The way wherein the defence carried out a cross-examination of a rape victim with the aid of giving photograph information of the act beneath the clothing of giving suggestions, recently drew the attention of the Bombay High Court (Ranjeet Shahaji Gade & Anr. v. State of Maharashtra).
A Bench of Justices Sadhana S Jadhav and SV Kotwal located that line of questions placed to the sufferer can infrequently be known as appropriate cross-examination.
“Under the garb of giving suggestions, graphic details of the act were put to the witness,” the Court stated in disapproval.
Pertinently, the Bench expressed its unhappiness on the trial decision “passive approach” in permitting such questions.
The Court stated that the victim changed was sobbing at one factor at some point of the cross-examination and that incident while the trial decided need to have intervened and stopped the approach of cross-examination.
The bench expressed its view saying, “We are more pained because of the passive approach adopted by the learned Judge in allowing these questions. These suggestions crossed all lines of basic dignity”.
The High Court noted Section 152 of the Indian Evidence Act, to emphasize that the trial courtroom docket changed into an obligation to forbid any questions which seemed to be insulting or annoying.
The Bench underscored that it changed into the obligation of the trial to inform the witness now no longer to reply to questions which may also appear mistaken or lead to an imputation in opposition to the witness’ character.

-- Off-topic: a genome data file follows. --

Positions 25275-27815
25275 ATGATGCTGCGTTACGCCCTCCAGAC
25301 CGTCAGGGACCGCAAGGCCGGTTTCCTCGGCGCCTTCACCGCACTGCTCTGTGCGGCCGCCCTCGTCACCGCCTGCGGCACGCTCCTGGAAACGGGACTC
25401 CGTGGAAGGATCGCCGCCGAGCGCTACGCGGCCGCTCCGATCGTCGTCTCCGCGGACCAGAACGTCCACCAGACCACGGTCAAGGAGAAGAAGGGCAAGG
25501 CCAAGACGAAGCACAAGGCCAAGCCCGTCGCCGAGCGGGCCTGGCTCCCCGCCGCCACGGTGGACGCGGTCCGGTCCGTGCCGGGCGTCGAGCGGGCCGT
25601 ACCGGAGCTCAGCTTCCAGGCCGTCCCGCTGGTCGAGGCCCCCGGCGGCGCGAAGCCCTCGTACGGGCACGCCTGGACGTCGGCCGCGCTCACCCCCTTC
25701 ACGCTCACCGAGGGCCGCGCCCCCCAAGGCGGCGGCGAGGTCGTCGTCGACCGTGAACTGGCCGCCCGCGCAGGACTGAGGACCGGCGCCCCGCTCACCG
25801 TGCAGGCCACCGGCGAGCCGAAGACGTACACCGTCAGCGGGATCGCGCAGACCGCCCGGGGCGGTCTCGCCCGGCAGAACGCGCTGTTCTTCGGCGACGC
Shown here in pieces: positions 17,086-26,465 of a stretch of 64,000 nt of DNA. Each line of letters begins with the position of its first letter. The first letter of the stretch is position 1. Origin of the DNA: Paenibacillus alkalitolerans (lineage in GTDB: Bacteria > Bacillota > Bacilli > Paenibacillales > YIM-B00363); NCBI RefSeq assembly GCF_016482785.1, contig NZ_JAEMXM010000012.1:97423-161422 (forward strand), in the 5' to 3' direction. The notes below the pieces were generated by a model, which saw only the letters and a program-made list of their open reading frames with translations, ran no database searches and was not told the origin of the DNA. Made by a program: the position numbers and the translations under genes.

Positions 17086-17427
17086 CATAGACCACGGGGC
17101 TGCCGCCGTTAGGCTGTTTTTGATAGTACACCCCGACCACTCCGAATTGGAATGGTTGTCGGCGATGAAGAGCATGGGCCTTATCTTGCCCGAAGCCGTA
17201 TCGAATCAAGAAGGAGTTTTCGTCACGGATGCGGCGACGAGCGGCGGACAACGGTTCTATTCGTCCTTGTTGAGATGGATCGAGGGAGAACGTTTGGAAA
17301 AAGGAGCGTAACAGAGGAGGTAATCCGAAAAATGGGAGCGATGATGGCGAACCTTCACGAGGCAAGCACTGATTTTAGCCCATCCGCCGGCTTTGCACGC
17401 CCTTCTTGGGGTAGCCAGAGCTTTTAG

The Court additionally expressed its displeasure on the Special Public Prosecutor for having no longer objected to the suggestions.
However, such statements aside, the Bench lauded the honest efforts taken with the aid of using the trial courtroom docket to behave and finish the trial.
The factual matrix in the First Information Report came about in April 2010 while the sufferer changed into kidnapped with the aid of the 3 accused, Ranjeet Gade, Ganesh Kamble, and Subhash Bhosale who raped her.
Police, having the missing report, found her near her house. The officials then took her for a medical examination. They also recorded her statements and registered the offense of rape in opposition to the 3 accused.
During the trial, the prosecution tested 24 witnesses, even as the defense of the accused endured to be of denial.
Bhosale contended that the act between him and the victim was consensual while others had been falsely implicated.
He said that due to the fact the police had a grudge in opposition to him, although the victim didn’t want to file an FIR, instead the officials compelled her to do so.
The appellants had been convicted for offenses under Section 376(2)(g) (rape at some point of communal violence), 506 (criminal intimidation), 366 (abduction), and 342 (wrongful confinement) of the Indian Penal Code (IPC) with the aid of using the Pune Sessions Court.